Today, I had the pleasure of doing a mini-workshop at the Director's Institute for the California Child Care Resource and Referral Network in Sacramento. My co-presenter was the talented Bryce Skolfield, Director of Communications and Public Policy at the Children's Council of San Francisco. Together we were able to share a combination of strategy and tactics.
A few insights to share:
I always start with an opportunity to learn a little bit about the audience. I started with a variation of of the human spectra gram, a technique I learned from colleague Allen Gunn from Aspiration. Colleague Kaliya Hamlin has this description. I do agree/disagree to statements like "Social media is a waste of time" or I do a spectra gram based on personal comfort level and whether or not they feel social media is valuable for their agency. I select what I do based on an online pre-survey.
For this group, I felt it was important to ask about personal comfort/experience and whether or not they felt social media had any value for their agency. We had an interesting discussion between those who had comfort and those who did not. Since the morning keynote was a session on nonprofit leadership by two of the co-authors of Working Across Generations, Frances Kunreuther and Helen Kim, while they were lined up, I did a quick poll by generation.
Not surprising, generations somewhat correlated with social media experience/comfort level with one exception. A veterans in the room were in the middle because "we have grandchildren who have helped us understand Facebook." We also had a conversation about - regardless of their personal comfort level, did they think social media was important for their agency to embrace. The group, for the most part, was curious.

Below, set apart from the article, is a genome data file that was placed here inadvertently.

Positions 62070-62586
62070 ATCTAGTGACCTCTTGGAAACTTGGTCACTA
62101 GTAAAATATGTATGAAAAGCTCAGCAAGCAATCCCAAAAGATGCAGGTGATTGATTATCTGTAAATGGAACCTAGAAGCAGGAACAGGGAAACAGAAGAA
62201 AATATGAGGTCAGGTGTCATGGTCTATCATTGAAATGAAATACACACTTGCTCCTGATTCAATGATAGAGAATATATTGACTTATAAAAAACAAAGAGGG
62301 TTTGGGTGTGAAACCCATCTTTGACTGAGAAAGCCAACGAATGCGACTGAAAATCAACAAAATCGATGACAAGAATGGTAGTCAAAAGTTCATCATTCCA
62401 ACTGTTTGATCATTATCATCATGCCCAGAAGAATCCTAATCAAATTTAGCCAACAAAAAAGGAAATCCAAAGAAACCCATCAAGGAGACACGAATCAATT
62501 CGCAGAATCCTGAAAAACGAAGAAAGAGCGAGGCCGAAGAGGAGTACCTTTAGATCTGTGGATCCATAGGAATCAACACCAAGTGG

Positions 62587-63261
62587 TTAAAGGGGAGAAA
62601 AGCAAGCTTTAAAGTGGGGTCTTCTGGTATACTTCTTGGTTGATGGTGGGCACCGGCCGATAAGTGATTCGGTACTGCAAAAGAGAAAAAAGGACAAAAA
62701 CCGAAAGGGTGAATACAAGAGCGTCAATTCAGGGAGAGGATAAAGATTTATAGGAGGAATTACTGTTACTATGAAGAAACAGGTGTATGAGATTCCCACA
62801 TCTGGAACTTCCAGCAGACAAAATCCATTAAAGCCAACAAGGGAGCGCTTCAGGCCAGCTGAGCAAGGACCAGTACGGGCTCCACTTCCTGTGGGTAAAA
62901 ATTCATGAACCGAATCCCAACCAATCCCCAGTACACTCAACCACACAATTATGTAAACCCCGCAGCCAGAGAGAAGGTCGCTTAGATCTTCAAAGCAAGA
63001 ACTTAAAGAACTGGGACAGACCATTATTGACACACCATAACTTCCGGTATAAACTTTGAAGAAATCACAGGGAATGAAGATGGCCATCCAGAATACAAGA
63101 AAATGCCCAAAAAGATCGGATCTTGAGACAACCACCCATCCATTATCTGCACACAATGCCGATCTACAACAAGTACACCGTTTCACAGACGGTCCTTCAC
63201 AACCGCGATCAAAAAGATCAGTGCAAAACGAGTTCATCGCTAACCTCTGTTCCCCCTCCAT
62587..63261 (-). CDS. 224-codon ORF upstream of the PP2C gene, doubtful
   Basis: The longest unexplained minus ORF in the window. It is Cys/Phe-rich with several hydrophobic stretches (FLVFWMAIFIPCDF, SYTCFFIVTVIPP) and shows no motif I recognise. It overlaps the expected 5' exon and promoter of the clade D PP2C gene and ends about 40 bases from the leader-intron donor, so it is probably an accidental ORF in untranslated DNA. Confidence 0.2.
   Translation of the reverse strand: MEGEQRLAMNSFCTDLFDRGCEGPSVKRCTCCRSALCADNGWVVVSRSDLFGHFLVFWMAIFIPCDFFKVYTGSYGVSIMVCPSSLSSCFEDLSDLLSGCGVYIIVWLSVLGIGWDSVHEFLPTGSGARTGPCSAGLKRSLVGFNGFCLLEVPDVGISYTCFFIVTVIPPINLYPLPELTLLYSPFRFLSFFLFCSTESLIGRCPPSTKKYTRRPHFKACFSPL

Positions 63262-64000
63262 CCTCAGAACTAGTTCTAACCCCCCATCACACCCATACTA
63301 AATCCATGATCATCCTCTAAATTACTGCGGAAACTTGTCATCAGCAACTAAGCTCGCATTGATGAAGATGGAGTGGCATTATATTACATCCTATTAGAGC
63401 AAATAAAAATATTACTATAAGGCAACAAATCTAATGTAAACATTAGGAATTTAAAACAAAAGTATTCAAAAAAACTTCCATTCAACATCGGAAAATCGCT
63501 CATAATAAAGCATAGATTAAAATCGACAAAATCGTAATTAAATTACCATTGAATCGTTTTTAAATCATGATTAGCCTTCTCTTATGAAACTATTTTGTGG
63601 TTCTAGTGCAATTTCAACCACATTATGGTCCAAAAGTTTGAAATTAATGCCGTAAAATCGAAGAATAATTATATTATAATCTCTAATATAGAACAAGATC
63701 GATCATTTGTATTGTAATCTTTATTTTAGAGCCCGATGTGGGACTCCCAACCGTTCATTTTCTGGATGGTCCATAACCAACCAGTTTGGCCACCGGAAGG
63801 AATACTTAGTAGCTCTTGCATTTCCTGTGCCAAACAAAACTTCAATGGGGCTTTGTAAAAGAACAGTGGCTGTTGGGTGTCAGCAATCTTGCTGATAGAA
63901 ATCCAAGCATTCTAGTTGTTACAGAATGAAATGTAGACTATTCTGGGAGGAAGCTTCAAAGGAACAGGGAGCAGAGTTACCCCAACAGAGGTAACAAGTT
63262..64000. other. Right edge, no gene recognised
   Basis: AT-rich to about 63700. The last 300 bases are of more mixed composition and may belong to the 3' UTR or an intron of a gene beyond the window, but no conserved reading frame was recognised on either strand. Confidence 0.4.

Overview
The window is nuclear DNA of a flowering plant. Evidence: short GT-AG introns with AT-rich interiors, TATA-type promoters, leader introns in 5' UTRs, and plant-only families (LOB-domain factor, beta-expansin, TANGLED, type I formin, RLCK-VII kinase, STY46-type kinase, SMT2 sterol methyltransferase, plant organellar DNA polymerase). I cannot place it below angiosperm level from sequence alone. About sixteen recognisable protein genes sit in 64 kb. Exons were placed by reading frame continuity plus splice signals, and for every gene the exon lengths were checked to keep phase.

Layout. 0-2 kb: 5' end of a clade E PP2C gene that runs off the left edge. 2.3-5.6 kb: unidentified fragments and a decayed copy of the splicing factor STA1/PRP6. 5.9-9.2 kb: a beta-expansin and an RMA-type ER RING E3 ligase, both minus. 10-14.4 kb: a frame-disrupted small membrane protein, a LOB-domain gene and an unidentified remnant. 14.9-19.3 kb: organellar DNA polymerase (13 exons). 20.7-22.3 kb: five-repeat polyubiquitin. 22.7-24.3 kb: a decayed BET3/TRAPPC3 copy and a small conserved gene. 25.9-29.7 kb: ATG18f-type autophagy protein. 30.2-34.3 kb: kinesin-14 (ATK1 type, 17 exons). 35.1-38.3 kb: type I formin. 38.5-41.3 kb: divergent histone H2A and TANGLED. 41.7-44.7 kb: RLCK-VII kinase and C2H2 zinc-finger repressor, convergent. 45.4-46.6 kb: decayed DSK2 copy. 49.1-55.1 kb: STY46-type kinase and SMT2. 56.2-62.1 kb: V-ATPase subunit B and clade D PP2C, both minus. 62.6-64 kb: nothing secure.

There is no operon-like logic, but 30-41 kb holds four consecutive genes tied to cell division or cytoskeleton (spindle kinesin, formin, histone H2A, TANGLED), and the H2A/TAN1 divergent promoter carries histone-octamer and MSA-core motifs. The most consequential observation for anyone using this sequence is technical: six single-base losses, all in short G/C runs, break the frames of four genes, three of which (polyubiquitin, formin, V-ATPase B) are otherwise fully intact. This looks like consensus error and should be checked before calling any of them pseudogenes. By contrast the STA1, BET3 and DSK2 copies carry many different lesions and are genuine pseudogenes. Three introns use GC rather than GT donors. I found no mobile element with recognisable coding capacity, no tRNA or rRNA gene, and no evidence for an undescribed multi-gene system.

Next I covered some points about how social media might be valuable to an agency whose mission is referral and discussing points of pain. For example, how many get excessive emails or phone calls requesting information and how could be reduced by adding a social channel? Next I covered some strategy points related to learning, capacity, and organizational culture.
Bryce Skofield presented a case study about how their agency was using social media. He shared some points about their internal use of social media - blogs - as a strategy to get people comfortable. He then talked about how they were using the various social media channels. He shared that they have decided to move forward with social strategy even though they also need a web site makeover - and that some of the listening on social channels will guide their redesign. He shared some great nuggets about easy starter points - for example adding their social media channel addresses to every print publication, business card, and web site.
Bryce shared a great analogy about the importance of a social media policy. "If you work for a YMCA, there might be a policy about not wearing your YMCA T-Shirt to local bar on a Saturday if you're going drinking off hours. There could potentially be a bad reflection back to the institution ... "
He shared some great wisdom about the agency's YouTube Channel. They have used the Flip Camera nonprofit pricing to purchase cameras for staff members, offered a little or not training, and encouraged them to make videos about the agency. In fact, they did a competition on staff on the lead up to the annual meeting. As part of his job, he's done staff training on video editing software for those that wanted it.
One of their policy initiatives is called "think families, think a brighter future for California." They've created a campaign for Gilbert for Governor, a puppet, who uses YouTube and Twitter to talk about the agency's policy initiative.
What are your suggestions for some easy first steps with social media?